Feb 7, 2010
Historian Beryl Satter speaks Monday evening at Mt. Sinai Hospital in North Lawndale, the neighborhood where much of the action occurs in her widely acclaimed book, Family Properties, which was released last year.
The book grew out of the author’s curiosity about her father, Mark J. Satter, born and raised in then-Jewish Lawndale. A scrappy left-wing lawyer, Mark Satter crusaded in and out of court against the extremely exploitative system of contract buying (enabled by the FHA’s refusal to insure mortgages in black areas), featuring crushing terms that forced African American homebuyers into debt peonage, a system that inevitably engendered slum conditions. After Mark Satter’s premature death in 1965, the book follows the story as Martin Luther King moves into the neighborhood the next year to organize against housing discrimination and slums, and a couple years later as the Contract Buyers League, spurred by Monsignor John Egan and led by Lawndale residents like Ruth Wells, initiated a major organizing campaign including two federal lawsuits.
A couple themes of historic continuity emerged in Beryl Satter’s talk with Andrew Patner on WFMT last year (mp3). One is the long history and crushing impact of systematic denial of credit to African Americans, stretching from southern sharecropping to northern redlining and, today, to predatory lending and a foreclosure crisis which has hit Lawndale hard.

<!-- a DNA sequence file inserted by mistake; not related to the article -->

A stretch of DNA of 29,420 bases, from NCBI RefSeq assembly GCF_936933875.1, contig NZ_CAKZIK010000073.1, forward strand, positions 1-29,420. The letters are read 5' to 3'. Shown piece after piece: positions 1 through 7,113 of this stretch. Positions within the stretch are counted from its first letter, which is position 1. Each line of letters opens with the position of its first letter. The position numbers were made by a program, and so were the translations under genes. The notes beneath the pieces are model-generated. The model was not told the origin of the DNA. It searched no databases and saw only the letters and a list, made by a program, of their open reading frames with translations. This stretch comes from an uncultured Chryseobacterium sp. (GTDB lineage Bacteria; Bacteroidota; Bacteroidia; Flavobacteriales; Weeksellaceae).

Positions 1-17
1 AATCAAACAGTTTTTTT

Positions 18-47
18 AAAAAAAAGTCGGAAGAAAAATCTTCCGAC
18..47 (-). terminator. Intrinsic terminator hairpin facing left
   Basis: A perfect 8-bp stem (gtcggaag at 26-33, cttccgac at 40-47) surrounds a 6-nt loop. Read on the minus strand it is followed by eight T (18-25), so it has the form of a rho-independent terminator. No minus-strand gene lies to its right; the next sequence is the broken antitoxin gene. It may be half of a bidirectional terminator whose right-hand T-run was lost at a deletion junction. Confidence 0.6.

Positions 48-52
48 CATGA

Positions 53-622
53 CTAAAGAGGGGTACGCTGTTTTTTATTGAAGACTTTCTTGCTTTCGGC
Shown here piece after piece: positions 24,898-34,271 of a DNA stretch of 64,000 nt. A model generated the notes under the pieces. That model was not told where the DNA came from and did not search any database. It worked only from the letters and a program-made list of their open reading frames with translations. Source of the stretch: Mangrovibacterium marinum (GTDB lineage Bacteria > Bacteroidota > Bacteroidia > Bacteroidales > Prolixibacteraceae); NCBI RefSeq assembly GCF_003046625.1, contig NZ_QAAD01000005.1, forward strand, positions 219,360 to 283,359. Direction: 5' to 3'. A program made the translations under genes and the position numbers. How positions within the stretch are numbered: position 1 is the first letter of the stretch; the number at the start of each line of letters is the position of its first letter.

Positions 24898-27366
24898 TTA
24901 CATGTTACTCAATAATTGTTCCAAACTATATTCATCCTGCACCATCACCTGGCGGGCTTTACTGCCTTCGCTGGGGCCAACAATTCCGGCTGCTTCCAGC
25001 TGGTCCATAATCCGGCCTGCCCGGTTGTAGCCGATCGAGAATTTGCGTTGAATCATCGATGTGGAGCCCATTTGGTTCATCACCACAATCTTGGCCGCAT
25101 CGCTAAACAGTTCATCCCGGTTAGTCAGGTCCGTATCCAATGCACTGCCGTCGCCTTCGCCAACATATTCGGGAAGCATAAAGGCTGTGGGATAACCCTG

The other is the way well-fought but unsuccessful campaigns build on each other and create momentum. Mark Satter faced repeated frustration, King’s campaign was deemed a failure, the Contract Buyers League lawsuits were unsuccessful – but all contributed to two signal victories against housing and credit discrimination, the Home Mortgage Disclosure Act of 1975 and the Community Reinvestment Act of 1977, won under the leadership of yet another scrappy West Sider, Gale Cincotta.
Beryl Satter will discuss her book in Mt. Sinai’s Glasser Auditorium (1500 S. California) at 5 p.m., Monday, February 8; a reception follows at 6:30.
Lawndale Christian Development Corp. has said that Mark Satter’s story will be honored in the Martin Luther King Exhibit Center that is being built as part of the Dr. King Legacy Apartments, affordable housing now under construction on the site of the two-flat where King lived during his Chicago campaign.